How to Start Great Small Talk

You've been there. You're introduced to someone at a party or business meeting. You shake hands, your eyes meet . . . and suddenly your entire body of knowledge dries up and thought processes come to a screeching halt. You fish for a topic to fill the awkward silence. Failing, your new contact slips away in the direction of the cheese tray.

We want the first words falling from our lips to be sparkling, witty, and insightful. We want our listeners to immediately recognize how riveting we are. I was once at a gathering where everybody was sparkling, witty, insightful, and riveting. It drove me berserk because most of these same everybodies felt they had to prove it in their first ten words or less!

Several years ago, the Mensa organization, a social group of extremely bright individuals who score in the country's top 2 percent in intelligence, invited me to be a keynote speaker at their annual convention. Their cocktail party was in full swing in the lobby of the hotel as I arrived. After checking in, I hauled my bags through the hoard of happy-hour Mensans to the elevator. The doors separated and I stepped into an elevator packed with party goers. As we began the journey up to our respective floors, the elevator gave several sleepy jerks.

"Hmm," I remarked, in response to the elevator's sluggishness, "the elevator seems a little flaky." Suddenly, each elevator occupant, feeling compelled to exhibit his or her 132-plus IQ, pounced forth with a thunderous explanation. "It's obviously got poor rail-guide alignment," announced one. "The relay contact is not made up," declared another. Suddenly I felt like a grasshopper trapped in a stereo speaker. I couldn't wait to escape the attack of the mental giants.

Afterward, in the solitude of my room, I thought back and reflected that the Mensans' answers were, indeed, interesting. Why then did I have an adverse reaction? I realized it was too much, too soon. I was tired. Their high energy and intensity jarred my sluggish state.

You see, small talk is not about facts or words. It's about music, about melody. Small talk is about putting people at ease. It's about making comforting noises together like cats purring, children humming, or groups chanting. You must first match your listener's mood.

Like repeating the note on the music teacher's harmonica, top communicators pick up on their listener's tone of voice and duplicate it. Instead of jumping in with such intensity, the Mensans could have momentarily matched my lethargic mood by saying,

"Yes, it is slow, isn't it?" Had they then prefaced their information with, "Have you ever been curious why an elevator is slow?" I would have responded with a sincere "Yes, I have." After a moment of equalized energy levels, I would have welcomed their explanations about the rail-guard alignment or whatever the heck it was. And friendships might have started.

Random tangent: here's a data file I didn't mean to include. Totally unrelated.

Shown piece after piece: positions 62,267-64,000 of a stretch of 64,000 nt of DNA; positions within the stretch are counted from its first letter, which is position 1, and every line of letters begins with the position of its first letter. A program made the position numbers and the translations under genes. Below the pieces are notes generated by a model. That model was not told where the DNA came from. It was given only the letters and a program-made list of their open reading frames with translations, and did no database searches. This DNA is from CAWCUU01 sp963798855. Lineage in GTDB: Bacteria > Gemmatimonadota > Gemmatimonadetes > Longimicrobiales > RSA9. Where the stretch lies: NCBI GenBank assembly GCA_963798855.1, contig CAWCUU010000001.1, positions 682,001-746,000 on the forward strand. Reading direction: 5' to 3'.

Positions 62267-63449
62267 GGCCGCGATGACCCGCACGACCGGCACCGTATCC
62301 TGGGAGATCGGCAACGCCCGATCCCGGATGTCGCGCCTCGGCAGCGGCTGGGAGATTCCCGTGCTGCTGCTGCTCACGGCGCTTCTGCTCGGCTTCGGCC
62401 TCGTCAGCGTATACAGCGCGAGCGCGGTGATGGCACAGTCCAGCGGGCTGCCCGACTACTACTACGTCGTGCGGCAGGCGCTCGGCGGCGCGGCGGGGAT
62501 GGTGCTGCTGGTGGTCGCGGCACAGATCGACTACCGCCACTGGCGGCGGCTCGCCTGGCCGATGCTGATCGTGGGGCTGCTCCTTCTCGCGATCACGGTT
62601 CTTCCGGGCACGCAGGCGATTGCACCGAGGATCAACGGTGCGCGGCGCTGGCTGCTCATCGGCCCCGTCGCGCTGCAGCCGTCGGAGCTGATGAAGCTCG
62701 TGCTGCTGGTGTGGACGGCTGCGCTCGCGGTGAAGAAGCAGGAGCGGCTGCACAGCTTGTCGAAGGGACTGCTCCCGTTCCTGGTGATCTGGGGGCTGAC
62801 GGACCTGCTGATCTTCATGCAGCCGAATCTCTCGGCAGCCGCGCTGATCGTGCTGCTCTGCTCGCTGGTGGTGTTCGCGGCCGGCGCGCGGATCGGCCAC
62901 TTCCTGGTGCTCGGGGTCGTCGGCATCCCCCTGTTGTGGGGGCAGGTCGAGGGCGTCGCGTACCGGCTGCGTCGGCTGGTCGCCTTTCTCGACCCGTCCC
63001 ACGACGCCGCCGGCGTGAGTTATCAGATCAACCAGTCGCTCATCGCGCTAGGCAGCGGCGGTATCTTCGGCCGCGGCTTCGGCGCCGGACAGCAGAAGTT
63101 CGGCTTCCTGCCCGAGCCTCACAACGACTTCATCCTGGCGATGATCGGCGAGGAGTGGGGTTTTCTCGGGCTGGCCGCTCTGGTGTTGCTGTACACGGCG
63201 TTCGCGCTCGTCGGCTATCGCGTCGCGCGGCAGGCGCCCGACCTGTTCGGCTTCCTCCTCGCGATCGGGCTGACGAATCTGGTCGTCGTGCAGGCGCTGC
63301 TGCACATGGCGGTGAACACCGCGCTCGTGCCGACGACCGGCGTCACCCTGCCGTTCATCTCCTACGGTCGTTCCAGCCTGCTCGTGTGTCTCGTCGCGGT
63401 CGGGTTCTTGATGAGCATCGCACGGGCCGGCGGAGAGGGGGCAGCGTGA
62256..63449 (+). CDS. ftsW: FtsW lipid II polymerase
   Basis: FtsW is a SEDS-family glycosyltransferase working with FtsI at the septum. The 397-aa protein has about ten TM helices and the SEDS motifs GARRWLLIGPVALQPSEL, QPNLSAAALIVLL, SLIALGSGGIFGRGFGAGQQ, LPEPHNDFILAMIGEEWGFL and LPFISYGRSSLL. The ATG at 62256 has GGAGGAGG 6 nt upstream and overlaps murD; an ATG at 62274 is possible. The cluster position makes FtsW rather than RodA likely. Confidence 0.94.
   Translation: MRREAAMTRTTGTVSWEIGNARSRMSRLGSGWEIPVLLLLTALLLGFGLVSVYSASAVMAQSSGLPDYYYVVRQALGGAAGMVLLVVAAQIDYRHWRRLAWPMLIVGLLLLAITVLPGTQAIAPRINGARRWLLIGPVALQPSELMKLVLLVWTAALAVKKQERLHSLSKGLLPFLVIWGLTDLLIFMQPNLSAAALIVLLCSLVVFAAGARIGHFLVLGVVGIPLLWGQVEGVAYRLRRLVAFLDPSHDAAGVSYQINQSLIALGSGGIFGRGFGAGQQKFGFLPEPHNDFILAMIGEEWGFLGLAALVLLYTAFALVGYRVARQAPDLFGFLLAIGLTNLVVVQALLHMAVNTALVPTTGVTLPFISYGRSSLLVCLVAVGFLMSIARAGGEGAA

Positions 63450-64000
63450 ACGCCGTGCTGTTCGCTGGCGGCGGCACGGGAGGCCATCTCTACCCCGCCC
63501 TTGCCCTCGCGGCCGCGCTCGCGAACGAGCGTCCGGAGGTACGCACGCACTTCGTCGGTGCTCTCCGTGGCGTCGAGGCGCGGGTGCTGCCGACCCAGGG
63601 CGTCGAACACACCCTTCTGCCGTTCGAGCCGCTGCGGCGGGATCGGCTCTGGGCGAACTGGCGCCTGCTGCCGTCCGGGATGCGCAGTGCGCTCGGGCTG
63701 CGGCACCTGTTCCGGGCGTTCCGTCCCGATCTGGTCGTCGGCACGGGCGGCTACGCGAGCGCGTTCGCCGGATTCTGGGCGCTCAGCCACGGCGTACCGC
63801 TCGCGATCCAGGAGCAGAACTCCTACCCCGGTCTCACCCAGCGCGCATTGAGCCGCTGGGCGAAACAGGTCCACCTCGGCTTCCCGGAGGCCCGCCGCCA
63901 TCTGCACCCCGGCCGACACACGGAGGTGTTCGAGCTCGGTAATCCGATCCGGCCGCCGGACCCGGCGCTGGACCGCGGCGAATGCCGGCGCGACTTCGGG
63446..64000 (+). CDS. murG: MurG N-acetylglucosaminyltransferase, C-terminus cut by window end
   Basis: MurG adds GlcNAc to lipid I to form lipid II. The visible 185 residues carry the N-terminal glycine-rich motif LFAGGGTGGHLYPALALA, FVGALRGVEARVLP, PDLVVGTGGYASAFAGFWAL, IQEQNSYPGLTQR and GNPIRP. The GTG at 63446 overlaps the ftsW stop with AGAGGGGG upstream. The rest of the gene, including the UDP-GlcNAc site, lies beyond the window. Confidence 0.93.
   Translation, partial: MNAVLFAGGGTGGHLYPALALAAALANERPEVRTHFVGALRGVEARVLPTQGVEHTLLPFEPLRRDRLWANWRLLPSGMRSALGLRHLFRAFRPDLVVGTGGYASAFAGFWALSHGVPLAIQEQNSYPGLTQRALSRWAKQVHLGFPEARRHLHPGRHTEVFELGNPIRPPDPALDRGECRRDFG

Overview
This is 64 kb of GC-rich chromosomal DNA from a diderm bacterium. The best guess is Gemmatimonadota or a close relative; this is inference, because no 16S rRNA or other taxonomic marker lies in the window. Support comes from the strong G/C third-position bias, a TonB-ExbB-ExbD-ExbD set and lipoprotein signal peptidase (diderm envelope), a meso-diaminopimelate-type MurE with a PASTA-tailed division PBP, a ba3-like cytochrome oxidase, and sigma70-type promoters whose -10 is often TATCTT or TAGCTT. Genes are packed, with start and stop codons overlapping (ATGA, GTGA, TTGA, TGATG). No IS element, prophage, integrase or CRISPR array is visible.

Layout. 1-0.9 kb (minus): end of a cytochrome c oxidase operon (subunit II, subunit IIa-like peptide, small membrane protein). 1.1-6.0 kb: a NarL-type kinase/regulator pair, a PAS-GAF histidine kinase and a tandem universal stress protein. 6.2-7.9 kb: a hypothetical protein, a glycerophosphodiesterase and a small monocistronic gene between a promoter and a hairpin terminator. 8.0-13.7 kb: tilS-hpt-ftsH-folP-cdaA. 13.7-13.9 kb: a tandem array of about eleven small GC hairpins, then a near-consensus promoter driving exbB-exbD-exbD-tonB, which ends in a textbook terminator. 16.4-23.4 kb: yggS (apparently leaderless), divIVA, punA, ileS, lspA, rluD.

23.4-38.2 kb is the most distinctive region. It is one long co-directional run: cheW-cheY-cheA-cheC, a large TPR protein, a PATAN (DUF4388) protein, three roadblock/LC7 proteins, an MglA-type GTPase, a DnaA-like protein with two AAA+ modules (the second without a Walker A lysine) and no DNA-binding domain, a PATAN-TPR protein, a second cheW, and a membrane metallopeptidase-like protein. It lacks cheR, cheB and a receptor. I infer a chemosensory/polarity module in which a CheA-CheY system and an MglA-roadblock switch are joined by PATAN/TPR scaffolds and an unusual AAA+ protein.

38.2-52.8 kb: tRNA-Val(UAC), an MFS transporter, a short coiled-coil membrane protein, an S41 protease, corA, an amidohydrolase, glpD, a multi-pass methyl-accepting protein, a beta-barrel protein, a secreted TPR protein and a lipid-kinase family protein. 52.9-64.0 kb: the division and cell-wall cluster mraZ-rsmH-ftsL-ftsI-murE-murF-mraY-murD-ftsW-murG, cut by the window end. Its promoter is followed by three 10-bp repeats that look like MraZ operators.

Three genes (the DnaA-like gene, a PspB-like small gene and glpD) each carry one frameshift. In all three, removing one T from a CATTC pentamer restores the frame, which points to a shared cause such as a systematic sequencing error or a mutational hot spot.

I'm sure you've suffered the aggression of a mood mismatch. Have you ever been relaxing when some overexcited, hot-breathed colleague starts pounding you with questions? Or the reverse: you're late, rushing to a meeting, when an associate stops you and starts lazily narrating a long, languorous story. No matter how interesting the tale, you don't want to hear it now.

The first step in starting a conversation without strangling it is to match your listener's mood, if only for a sentence or two. When it comes to small talk, think music, not words. Is your listener adagio or allegro? Match that pace. I call it "Make a Mood Match."

Matching Their Mood Can Make or Break the Sale

Matching customers' moods is crucial for salespeople. Some years ago, I decided to throw a surprise party for my best friend Stella. It was going to be a triple-whammy party because she was celebrating three events. One, it was Stella's birthday. Two, she was newly engaged. And three, Stella had just landed her dream job. She had been my buddy since grade school, and I was floating on air over her birthday-engagement-congratulations bash.

I had heard one of the best French restaurants in town had an attractive back room for parties. About 5 p.m. one afternoon, I wafted happily into the restaurant and found the seated maître d' languidly looking over his reservation book. I began excitedly babbling about Stella's triple-whammy celebration and asked to see that fabulous back room I'd heard so much about. Without a smile or moving a muscle, he said, "Zee room ees een zee back. You can go zee eet eef you like."

CRASH. What a party pooper! His morose mood kicked all the party spirit out of me, and I no longer wanted to rent his stupid space. Before I even looked at the room, he lost the rental. I left his restaurant vowing to find a place where the management would at least appear to share the joy of the happy occasion. Every mother knows this instinctively. To quiet a whimpering infant, Mama doesn't just shake her finger and shout, "Quiet down." No, Mama picks baby up. Mama cries, "Ooh, ooh, oh," sympathetically matching baby's misery for a few moments. Mama then gradually transitions the two of them into hush-hush happy sounds. Your listeners are all big babies! Match their mood if you want them to stop crying, start buying, or otherwise come 'round to your way of thinking.

Technique

Make a Mood Match

Before opening your mouth, take a "voice sample" of your listener to detect his or her state of mind. Take a "psychic photograph" of the expression to see if your listener looks buoyant, bored, or blitzed. If you ever want to bring people around to your thoughts, you must match their mood and voice tone, if only for a moment.

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